Earnings, Cash Flows and Value-Added as Performance Metrics: an International Comparison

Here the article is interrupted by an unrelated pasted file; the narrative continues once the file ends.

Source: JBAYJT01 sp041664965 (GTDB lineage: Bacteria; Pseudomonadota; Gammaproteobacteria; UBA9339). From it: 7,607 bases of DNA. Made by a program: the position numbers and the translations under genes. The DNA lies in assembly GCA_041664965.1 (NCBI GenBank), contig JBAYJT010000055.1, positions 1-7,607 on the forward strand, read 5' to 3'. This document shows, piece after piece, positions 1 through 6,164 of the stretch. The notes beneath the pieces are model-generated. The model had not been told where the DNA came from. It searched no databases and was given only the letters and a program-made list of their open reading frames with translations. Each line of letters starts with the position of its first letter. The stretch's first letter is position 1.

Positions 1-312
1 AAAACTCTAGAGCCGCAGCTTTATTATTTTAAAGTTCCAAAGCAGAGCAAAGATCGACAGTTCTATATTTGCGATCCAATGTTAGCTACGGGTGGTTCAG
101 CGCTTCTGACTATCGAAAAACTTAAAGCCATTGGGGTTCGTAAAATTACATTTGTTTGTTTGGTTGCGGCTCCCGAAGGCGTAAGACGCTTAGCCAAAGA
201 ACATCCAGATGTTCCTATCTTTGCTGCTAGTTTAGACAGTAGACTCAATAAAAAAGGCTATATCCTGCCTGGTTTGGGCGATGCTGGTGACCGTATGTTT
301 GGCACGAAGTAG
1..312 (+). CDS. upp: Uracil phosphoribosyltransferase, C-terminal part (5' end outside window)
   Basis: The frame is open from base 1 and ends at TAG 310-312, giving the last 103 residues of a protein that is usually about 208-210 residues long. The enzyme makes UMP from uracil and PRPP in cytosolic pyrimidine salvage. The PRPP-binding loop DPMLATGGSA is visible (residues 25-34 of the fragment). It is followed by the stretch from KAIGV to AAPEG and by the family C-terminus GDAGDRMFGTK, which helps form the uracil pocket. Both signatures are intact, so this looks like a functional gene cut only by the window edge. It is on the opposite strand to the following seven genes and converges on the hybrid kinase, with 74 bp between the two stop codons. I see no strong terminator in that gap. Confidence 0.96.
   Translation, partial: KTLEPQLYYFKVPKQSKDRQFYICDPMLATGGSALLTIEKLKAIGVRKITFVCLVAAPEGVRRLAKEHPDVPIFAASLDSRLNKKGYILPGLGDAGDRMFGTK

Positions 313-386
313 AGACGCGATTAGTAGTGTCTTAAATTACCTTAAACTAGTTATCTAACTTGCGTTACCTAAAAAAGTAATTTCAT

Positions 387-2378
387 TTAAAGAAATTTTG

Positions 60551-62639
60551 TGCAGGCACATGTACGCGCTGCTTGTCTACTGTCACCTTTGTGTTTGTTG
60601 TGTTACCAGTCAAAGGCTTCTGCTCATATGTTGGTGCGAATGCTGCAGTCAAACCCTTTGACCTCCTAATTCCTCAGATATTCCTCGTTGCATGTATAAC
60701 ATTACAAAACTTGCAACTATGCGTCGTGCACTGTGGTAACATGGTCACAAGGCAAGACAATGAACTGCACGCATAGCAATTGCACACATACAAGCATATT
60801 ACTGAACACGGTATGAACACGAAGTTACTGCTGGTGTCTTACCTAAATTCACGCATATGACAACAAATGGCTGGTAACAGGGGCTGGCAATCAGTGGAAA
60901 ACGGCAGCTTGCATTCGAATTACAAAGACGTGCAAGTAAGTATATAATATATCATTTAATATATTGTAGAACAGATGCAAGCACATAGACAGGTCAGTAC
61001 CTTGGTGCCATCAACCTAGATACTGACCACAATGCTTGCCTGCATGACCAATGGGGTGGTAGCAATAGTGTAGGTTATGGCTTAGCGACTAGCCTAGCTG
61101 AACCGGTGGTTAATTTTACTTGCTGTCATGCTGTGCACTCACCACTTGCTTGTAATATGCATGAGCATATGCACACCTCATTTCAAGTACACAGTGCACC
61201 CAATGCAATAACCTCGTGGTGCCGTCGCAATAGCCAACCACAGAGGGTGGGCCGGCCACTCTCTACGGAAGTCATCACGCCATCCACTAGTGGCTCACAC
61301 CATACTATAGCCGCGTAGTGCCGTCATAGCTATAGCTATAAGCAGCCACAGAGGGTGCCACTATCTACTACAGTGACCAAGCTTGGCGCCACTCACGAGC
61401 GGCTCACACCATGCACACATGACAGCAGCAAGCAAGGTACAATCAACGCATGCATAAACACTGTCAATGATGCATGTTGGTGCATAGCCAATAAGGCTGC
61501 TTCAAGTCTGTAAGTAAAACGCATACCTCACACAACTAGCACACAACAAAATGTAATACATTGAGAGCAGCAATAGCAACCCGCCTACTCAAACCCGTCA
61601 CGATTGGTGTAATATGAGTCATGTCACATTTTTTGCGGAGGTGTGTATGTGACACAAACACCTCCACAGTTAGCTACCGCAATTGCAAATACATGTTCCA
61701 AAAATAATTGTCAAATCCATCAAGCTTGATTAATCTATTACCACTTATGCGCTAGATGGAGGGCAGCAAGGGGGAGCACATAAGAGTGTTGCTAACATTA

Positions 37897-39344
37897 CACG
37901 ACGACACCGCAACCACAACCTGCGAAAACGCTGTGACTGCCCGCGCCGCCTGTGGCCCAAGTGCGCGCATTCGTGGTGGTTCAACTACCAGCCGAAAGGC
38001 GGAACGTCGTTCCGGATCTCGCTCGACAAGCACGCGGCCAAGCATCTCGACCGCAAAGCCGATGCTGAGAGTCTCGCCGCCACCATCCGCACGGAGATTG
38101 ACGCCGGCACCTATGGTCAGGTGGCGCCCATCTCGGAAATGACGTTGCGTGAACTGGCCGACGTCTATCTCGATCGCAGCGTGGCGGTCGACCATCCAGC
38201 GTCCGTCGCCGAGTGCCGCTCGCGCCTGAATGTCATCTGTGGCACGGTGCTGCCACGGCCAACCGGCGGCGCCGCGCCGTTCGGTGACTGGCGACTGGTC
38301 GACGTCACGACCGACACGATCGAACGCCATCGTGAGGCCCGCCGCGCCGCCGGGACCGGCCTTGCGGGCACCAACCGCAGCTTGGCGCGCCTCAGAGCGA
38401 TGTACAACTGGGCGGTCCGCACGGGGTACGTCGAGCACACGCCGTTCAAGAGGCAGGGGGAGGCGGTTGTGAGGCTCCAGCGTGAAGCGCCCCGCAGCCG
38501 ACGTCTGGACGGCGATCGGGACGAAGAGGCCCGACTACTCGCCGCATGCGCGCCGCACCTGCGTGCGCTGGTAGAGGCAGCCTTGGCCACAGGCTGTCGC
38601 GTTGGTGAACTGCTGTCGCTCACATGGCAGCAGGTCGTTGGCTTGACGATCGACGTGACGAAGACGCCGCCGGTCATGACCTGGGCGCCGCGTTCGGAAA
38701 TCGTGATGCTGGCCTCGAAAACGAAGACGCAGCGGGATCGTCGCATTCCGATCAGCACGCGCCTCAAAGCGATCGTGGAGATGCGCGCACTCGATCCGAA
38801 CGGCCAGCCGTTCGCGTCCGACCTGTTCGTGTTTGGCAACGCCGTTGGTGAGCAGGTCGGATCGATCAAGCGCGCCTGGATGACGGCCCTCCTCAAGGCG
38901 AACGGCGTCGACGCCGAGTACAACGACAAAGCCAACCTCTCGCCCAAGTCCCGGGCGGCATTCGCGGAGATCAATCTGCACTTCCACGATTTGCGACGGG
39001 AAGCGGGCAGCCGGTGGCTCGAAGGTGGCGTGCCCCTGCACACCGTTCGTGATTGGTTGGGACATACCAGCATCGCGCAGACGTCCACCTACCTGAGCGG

The measurement of a firm's performance is a crucial issue for many of its stakeholders: shareholders, directors, managers and debtholders. In addition, the effectiveness of many management systems (performance evaluation, compensation, strategy implementation) as well as their impact on value creation depends on the selection of an appropriate performance metric. This study purports to compare the ability of five performance metrics to capture value and value creation. These measures are net earnings, operating earnings, cash flows from operations, residual income and value added. Since country-specific standards and regulations influence the computation of performance metrics, the sample comprises firms from four countries: the United States, Canada, France and Switzerland. Results suggest that the value relevance of a performance metric as well as its predictive ability depends on a country's financial measurement and reporting environments. A financial reporting environment that is investor-focused and less restrictive enhances the power of performance metrics to explain a firm's value or financial prospects. In contrast, a national accounts focus and a more restrictive reporting environment reduce the explanatory power of performance metrics.
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